1. The Wolseley
Opened by Christopher Corbin and Jeremy King in 2003, the team that is widely credited with turning The Ivy into the premier media haunt that it is, The Wolseley has rapidly become one of adland's key rendez-vous. The chatter in the dining room is loud, the atmosphere comfortable rather than stuffy. But crucial to the restaurant's success has been its breakfast appeal. The rise of the breakfast meeting, as well as a healthy smattering of celebrity diners, is a wellspring of The Wolseley's success. Regulars include CHI & Partners' Sarah Gold and The Red Brick Road's Paul Hammersley.
2 The Ivy
Most restaurateurs can only dream of creating a venue with the enduring appeal of The Ivy. Its Soho location, impeccable service and comfortable atmosphere attract news readers, big-cheese media owners and adland chums in abundance at lunchtime. It's a people-watching paradise. The opening of The Ivy's private members club this month seems set to tighten the restaurant's grip on the media market. Beattie McGuinness Bungay's Trevor Beattie, head hunter Gay Haines, VCCP's Charles Vallance and Karmarama's Nicola Mendelsohn are among its fans.
Mayfair's Scotts relaunched in its original guise as a seafood restaurant and oyster bar to loud applause in 2005. Once the favourite haunt of Bond creator Ian Fleming, the 21st-century Scotts has secured itself a leading place on the business-lunch circuit. Heavy hitters Philip Green and Peter Jones were spotted lunching together there recently. From its bowler-hatted doorman to its immaculate table settings, it has a formal atmosphere that sets it apart from some of the more media-focused haunts. The restaurant is much loved by McCann Erickson's Chris McDonald, Archibald Ingall Stretton's Stuart Archibald, and TBWA\London's Tim Lindsay.
Just down the road from Scotts, George occupies an impressive corner spot in the centre of Mayfair. The place exudes exclusivity, yet manages to avoid an overly stuffy atmosphere. It's part of Mark Birley's empire, which includes Annabel's and Harry's Bar, so it's members only. The fare is Italian, the people-watching serious, especially if you know your European royalty. Kings, queens and prime ministers are known to put in appearances. Sir Martin Sorrell is said to be a regular, as is M&C Saatchi's Bill Muirhead and Sir Frank Lowe. It's very expensive, so beware.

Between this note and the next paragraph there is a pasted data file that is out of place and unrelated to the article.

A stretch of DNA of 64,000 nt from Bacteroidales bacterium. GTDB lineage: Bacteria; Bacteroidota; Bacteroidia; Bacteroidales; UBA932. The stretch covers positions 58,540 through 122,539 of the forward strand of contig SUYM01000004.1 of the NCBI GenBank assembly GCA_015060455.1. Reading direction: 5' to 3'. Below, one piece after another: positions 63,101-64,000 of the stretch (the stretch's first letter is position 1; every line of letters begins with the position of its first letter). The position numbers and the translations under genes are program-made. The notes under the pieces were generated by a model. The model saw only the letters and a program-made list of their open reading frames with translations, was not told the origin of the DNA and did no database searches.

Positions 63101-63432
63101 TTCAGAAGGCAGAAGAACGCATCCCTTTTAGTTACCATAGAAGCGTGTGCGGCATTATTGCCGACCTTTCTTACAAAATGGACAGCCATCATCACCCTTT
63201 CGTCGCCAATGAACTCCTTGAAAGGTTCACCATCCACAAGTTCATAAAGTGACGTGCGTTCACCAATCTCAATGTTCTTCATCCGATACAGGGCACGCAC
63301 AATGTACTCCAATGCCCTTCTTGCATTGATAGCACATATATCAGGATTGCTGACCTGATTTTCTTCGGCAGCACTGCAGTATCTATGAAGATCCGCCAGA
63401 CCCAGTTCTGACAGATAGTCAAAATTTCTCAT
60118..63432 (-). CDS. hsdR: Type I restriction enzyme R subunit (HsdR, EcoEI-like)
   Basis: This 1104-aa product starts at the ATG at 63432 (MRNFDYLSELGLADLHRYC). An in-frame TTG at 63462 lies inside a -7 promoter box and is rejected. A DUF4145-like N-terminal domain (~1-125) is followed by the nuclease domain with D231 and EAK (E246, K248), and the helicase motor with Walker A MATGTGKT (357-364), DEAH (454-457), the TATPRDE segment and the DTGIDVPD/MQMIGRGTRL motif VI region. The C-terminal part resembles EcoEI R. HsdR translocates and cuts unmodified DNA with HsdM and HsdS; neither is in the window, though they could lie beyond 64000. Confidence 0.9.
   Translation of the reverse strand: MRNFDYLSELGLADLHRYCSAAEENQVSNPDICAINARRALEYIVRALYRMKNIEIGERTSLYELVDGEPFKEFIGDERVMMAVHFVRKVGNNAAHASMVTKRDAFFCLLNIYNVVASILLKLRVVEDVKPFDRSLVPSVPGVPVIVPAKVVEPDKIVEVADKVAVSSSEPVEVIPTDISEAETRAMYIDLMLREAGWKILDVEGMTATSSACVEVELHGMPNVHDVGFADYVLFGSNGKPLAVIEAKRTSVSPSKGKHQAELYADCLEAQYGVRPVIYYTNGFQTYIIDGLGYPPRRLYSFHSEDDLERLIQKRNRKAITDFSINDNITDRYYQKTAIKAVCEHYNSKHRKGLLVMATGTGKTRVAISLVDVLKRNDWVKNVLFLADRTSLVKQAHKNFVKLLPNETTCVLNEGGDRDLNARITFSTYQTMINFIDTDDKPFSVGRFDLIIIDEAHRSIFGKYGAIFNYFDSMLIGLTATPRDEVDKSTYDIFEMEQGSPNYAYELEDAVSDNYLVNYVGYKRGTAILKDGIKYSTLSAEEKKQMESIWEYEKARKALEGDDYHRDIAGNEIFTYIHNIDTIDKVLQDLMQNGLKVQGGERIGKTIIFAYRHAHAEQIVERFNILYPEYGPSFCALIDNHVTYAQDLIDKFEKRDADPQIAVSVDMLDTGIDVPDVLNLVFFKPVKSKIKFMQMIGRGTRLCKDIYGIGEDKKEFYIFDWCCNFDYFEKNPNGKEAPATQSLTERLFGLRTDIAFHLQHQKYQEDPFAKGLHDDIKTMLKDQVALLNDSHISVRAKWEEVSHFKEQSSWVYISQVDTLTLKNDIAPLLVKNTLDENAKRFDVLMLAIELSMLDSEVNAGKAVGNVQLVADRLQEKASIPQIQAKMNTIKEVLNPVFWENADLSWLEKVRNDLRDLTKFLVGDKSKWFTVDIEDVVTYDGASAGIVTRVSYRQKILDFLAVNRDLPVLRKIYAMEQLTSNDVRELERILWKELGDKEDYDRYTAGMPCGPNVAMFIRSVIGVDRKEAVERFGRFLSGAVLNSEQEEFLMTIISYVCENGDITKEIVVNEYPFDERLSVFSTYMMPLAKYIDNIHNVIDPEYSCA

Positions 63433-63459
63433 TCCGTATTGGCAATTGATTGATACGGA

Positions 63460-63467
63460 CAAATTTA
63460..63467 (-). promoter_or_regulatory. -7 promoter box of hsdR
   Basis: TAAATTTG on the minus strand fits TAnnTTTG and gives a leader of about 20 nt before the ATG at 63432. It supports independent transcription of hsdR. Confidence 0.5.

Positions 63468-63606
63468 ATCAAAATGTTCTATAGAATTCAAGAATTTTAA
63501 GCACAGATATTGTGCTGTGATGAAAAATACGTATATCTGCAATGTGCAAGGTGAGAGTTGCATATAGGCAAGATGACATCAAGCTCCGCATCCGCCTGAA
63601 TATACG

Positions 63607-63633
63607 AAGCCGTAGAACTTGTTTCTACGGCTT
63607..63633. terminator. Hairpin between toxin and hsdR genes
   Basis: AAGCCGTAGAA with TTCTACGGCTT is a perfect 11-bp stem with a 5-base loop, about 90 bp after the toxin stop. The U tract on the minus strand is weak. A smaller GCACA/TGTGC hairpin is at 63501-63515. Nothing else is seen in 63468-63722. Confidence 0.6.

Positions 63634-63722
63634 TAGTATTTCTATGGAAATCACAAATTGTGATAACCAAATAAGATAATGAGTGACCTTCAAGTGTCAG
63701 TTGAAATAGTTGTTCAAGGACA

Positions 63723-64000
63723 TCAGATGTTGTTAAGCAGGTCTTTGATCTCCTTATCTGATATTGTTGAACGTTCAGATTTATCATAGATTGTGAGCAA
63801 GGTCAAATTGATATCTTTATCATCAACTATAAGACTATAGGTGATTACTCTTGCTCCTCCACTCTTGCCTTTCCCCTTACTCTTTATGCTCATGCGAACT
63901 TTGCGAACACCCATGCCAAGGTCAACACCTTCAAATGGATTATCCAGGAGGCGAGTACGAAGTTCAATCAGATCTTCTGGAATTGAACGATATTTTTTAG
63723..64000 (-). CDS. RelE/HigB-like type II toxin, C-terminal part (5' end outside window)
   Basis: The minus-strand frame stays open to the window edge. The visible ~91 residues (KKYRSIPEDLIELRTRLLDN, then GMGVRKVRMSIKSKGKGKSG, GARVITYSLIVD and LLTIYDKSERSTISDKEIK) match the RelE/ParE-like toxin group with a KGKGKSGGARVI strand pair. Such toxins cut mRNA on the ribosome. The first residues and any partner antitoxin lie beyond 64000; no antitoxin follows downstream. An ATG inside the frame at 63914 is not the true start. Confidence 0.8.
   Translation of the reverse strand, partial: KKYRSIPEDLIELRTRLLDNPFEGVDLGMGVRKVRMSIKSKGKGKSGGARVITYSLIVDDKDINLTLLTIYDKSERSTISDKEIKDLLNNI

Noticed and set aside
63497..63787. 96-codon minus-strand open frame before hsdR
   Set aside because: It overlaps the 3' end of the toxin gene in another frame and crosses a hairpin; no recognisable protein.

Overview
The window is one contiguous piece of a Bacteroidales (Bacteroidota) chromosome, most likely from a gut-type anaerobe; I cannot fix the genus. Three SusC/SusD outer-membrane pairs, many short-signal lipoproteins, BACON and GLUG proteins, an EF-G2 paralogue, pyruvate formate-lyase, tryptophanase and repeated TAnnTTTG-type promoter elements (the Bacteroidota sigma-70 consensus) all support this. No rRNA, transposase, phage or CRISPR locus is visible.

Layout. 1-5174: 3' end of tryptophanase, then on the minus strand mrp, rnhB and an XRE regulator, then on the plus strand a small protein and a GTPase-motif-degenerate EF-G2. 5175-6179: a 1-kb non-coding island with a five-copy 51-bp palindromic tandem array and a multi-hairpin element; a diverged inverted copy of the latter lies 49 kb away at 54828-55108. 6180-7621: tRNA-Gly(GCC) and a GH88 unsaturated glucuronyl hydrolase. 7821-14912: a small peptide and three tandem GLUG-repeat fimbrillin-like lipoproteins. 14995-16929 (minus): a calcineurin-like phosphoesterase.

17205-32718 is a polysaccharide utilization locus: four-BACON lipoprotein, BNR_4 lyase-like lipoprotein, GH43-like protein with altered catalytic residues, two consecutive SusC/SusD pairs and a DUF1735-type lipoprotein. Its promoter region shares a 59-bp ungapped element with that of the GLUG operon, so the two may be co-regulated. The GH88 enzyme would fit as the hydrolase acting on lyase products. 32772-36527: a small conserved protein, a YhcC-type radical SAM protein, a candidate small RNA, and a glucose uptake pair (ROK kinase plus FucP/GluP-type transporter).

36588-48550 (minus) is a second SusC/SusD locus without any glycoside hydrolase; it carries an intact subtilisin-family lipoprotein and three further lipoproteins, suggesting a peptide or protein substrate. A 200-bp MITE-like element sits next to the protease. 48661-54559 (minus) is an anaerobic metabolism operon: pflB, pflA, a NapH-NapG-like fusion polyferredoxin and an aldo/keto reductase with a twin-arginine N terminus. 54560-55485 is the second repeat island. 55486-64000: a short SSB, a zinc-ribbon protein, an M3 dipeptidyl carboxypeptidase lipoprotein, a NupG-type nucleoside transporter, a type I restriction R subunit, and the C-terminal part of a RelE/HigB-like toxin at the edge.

Once the only place to be seen if you worked in media, Langan's went off the boil for some years. But the media world, particularly the agency fraternity, appears to have put the Dover Street venue back on speed dial. The restaurant is huge, and perpetually full. More than the other venues on this list, you'll witness some all-day, wine-fuelled lunch extravaganzas. As such, it's a bit of a throwback to the 80s, but there's nothing wrong with that every once in a while.
6 The Connaught
Gordon Ramsey and Angela Hartnett's Italian flavour has been shipped out, and The Connaught has returned to French fare under Hélène Darroze. It makes this list because dealmakers love a panelled room, and the restaurant has an air of importance and discretion. Adland's bigwigs are already checking it out, but whether it becomes a regular fixture will only become clear over the next 12 months. Reviews rave about the food, but concur on overly fussy service ("Would you prefer salted or unsalted butter with your bread?").
7 St Alban
Launched to much fanfare in 2006, St Alban hasn't quite become the number-one alternative to The Ivy that many thought it would. Set up by Corbin and King, its central location, just off Piccadilly Circus, is a real bonus. The menu, with its strong Spanish influence, is unlike any other on the circuit. It ranges from pizza to Sardinian fish stew. BLM's Steve Booth and Charlie Makin are regulars, as is ISBA's Debbie Morrison. McDonald rates it, saying: "I did get some extra money out of a client over lunch there once."
This up-market Spanish tapas bar is a big hit with media and ad agencies. The food is good and the atmosphere informal, but most important of all is its geography. It's a stone's throw from CHI & Partners, Miles Calcraft Briginshaw Duffy, ZenithOptimedia and the rest of the Fitzrovia contingent. It's rare not to ?recognise at least five faces in ?any lunchtime visit.
Like Fino, Roka is in the heart of "new adland" and really reaps the benefit. Unlike Fino, the fare is a little bit healthy, so perhaps it has the edge over its Spanish rival among the diet conscious. Roka's downstair bar is also a regular haunt, popular as a 5.30 rendez-vous for more informal meetings, which often turn into big nights out.
10 The Caprice
The flagship brand in Caprice Group Holdings (owner of The Ivy, Scott's, J Sheekey and others) has a loyal following. The slightly dated interior is part of the attraction, as is the people-watching. Expect to see the likes of Peter Stringfellow, Michael Winner and, er, M&C Saatchi's Moray MacLennan.